When the CBPP, for example, looked at food stamp data in 2013, it concluded that receiving food stamps does not create disincentives to work. Yet when looking at public benefits offered during the recession, including additional food stamp benefits, Casey Mulligan, a professor of economics at the University of Chicago, came to the opposite conclusion.
New data available from Kansas, which restored work requirements in 2013, show that work requirements do get people working, said Jonathan Ingram, vice president of research at the conservative Foundation for Government Accountability. The state tracked employment and earnings of adults subject to the requirement, and the foundation is planning on releasing a report with details this winter.
The data show that of the 25,913 who faced the work requirement, 12,807 left the program, Ingram said. Of those, about half found employment within three months. Among those who continued to be enrolled in food stamps, the work participation rate rose from 13 to 35 percent and average income more than doubled, from $1,867 to $4,346 annually.
“That’s the whole point of the work requirement is you want to get these able-bodied adults working,” he said. “What they really need is a good-paying job, not more welfare.”
After Walker reinstated the work requirement in Wisconsin, in April, about 15,000 adults like Hopgood lost their benefits between July and September when they didn’t meet the requirements. In that same period, about 3,200 people who were enrolled in the state’s employment and training program found new employment.
Some look at those numbers and see success, while others see failure. Milwaukee Hunger Task Force Director Sherrie Tussler said she doesn’t think the state is providing adequate support.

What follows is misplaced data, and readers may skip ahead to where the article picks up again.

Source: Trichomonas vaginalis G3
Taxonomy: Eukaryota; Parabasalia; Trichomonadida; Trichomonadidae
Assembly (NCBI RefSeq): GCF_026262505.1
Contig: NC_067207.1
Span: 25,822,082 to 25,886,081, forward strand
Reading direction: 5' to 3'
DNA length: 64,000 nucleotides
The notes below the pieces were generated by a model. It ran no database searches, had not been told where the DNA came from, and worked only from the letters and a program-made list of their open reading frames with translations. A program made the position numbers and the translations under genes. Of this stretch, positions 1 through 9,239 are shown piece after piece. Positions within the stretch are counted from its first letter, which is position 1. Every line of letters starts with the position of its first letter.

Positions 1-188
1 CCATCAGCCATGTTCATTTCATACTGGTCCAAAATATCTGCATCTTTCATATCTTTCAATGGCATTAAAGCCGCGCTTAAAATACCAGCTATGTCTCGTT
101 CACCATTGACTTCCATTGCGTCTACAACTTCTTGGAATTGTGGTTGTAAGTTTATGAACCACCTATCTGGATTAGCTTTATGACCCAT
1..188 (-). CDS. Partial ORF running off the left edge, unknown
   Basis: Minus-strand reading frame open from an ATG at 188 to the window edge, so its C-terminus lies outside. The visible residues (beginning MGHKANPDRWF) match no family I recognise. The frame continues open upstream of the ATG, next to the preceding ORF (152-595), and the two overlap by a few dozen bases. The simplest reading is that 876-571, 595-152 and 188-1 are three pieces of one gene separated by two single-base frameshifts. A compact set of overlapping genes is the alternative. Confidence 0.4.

With all the need in the community, Tussler said she fears her organization — which is also the area’s food bank — will run out of food.
But Patrick, Walker’s press secretary, said the state is committed to helping people re-enter the workforce, and has spent $50 million on comprehensive employment and training programs.
The state is one of five this year, along with Colorado, Delaware, South Dakota and Texas, that have pledged to provide employment and training programs to anyone who wants them.
Republican state Rep. Mark Born, chairman of Wisconsin’s Public Benefit Reform Committee, said the number of people who found work is impressive. And, he said, the fact that thousands chose not to participate in the state’s program was their own decision.
“If you are an able-bodied adult and you choose not do anything to help yourself, you shouldn’t expect the state government or federal government to provide benefits for you,” he said.
Yet sometimes, states have trouble simply finding people to let them know their benefits are expiring.
Hopgood, in Milwaukee, said it took the state two months to track her down, as she is technically considered homeless. That means she had 30 days to meet the requirement.
“I would think that before they just give you a three-month notice about your life they could explain everything,” she said. “And give people a chance to see if they could find work, or not.”